Inspiration is Not Afar
Find ways to get inspiration to create better charts.
Author: Geetesh Bajaj
Product/Version: Microsoft PowerPoint (all versions)
Sometimes, don’t all charts look the same? And then some pessimist may tell you that all of them look so uninspiring! That does sound a little cruel. But how can you and your charts look more motivated? And what can you do to be more inspired, and in turn create charts that inspire others?
The answers are all around you - there is inspiration everywhere! And in this article, we will try and highlight some ideas that will get you inspired.
To begin with, explore financial statements, even if they are printed or within PDFs - these have great charting examples that can
inspire you. You can find plenty of such financial statements from the downloads section of the websites belonging to banking and
financial companies such as Citibank,
(see Figure 1).
Figure 1: Download reports online
Having said that, charts printed on financial statements mimic paper rather than slides and can thus afford to contain minute detail – something that’s not really in place within charts shown on a slide. Did that sound confusing? Let us share an analogy to understand this better:
- Let's start with a business newspaper, where a sheet or two has listings of stocks along with their rates. This is something that
can be compared to a sheet within Excel or another spreadsheet program.
Figure 2: Stock market quotes in a newspaper mimic spreadsheets?
Photo Credit: Andreas Poike by Creative Commons
- Now let us look at a report or even a legal agreement spanning pages. Such documents are intended to be printed, and can use
smaller font sizes and even detailed charts and other graphics. This is something that can be easily compared to a document created in
Word or another word processing program.
Figure 3: Printed documents created within a word processor
Photo Credit: Desi by Creative Commons
Now consider a slide created within PowerPoint or another slide program. A similar analogy for a slide could be a business card! Even
though you may be mistaken into not realizing the benefit of this analogy when you see the slide projected on an entire wall, be assured
that a slide should ideally include no more info than what you can see on a business card. That's all the comprehension power your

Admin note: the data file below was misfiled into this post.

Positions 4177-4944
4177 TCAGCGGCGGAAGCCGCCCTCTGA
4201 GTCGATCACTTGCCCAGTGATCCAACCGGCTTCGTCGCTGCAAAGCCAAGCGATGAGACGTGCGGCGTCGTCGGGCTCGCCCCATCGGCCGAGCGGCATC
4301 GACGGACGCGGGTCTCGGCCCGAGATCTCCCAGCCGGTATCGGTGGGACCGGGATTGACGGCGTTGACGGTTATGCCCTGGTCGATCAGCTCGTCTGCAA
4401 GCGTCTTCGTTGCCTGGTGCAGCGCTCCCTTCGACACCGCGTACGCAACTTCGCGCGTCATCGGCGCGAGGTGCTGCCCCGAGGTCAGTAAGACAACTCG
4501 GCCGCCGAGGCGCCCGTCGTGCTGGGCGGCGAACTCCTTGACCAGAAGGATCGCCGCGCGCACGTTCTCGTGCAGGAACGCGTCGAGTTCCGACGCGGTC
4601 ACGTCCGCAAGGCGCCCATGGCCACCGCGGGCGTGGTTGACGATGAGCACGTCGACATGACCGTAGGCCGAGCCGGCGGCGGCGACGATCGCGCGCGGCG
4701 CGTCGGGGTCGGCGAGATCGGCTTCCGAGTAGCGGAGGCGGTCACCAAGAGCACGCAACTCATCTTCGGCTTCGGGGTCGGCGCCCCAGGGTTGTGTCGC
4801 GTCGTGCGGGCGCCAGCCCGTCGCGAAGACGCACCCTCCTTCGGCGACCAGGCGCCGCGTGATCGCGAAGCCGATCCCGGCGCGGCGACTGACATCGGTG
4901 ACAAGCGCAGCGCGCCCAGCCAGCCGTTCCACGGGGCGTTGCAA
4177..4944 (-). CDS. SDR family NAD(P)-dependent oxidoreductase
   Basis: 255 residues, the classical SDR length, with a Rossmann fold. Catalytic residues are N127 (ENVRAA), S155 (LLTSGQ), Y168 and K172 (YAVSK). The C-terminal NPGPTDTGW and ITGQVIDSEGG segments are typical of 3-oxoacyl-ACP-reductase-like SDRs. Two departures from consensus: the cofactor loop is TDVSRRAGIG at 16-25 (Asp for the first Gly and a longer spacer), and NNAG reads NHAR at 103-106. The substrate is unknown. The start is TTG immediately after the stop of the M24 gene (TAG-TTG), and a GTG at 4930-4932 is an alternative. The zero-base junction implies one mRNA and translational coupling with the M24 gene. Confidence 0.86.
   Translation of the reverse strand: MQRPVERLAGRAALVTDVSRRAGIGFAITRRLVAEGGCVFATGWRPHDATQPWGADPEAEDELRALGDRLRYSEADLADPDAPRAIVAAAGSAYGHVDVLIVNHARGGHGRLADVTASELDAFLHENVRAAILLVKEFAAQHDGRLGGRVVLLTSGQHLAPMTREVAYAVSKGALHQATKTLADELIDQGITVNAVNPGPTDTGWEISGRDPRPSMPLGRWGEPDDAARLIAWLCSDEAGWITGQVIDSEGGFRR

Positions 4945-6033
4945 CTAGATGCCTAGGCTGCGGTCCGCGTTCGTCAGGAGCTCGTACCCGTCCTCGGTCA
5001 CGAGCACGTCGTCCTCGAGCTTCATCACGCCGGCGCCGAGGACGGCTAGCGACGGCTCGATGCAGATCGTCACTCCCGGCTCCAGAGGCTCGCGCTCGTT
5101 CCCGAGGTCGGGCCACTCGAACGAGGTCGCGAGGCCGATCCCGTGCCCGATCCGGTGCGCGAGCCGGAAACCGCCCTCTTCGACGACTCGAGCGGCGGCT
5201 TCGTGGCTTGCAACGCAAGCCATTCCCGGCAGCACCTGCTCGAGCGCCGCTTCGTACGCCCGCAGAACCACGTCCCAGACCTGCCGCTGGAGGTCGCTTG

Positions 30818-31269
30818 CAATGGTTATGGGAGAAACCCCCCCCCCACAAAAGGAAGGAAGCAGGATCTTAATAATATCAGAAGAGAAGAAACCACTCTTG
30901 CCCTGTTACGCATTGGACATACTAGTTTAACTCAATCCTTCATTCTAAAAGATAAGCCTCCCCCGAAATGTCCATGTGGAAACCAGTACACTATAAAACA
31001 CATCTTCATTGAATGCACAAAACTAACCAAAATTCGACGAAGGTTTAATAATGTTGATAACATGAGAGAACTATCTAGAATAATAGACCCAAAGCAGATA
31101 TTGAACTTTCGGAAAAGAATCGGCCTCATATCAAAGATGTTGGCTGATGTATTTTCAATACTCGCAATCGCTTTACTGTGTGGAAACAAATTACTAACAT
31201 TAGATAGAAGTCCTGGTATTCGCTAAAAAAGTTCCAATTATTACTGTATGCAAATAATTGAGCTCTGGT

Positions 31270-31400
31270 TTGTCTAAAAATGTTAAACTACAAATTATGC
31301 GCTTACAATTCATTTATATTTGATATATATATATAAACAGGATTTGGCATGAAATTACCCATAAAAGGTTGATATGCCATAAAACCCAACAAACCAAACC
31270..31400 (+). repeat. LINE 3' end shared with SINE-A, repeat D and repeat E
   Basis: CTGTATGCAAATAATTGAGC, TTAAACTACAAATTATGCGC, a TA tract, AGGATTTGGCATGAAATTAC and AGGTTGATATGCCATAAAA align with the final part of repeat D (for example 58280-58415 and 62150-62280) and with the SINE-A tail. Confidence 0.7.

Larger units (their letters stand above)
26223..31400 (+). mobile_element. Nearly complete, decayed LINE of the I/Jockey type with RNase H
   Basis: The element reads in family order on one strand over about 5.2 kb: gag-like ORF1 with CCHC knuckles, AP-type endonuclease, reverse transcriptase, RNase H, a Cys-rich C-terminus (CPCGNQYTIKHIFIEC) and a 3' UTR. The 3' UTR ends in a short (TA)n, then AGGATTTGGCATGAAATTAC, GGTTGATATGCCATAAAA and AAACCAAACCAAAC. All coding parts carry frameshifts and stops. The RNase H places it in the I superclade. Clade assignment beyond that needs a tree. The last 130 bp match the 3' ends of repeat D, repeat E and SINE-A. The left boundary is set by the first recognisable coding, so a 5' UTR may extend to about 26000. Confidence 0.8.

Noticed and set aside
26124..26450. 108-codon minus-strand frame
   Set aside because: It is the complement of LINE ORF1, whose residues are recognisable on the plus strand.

audience has unless you are providing them with printed or PDF handouts -- but those handouts are not your slides!
Figure 4: Slides are like business cards (or even bulletin boards)
Photo Credit: Woodley Wonder Works by Creative Commons
Based on this analogy, there's no reason why you cannot get inspired by financial reports -- but you will have to dilute and adapt that inspiration to something that works well within the confines of a slide! This also means you must have no more than one chart on the slide, or at the most two. And even then, your charts must be clean.
Want more inspiration? You can find entire
boards on sites such as Pinterest that contain charts of all types (see Figure 5).
Figure 5: Pinterest provides so much inspiration
There's even more inspiration on national television, especially the news and business channels. Look at the charts they show -- they are almost never too detailed since they are more akin to slides -- just what you need!
Still more inspiration can be found in magazines and newspapers. We often cut out samples of great looking charts and other graphics from newspapers and old magazines. We then paste them all in our chart scrapbooks. More often than not, we either scan or photograph our source content. If the content is within an online magazine or ebook, we use screen capture programs such as Snagit to create more source content. We then use PowerPoint slides to create a digital scrapbook -- this sort of scrapbook makes an awesome inspiration bank.
Do you have your own inspiration idea? Do share with us by dropping a comment on this page!
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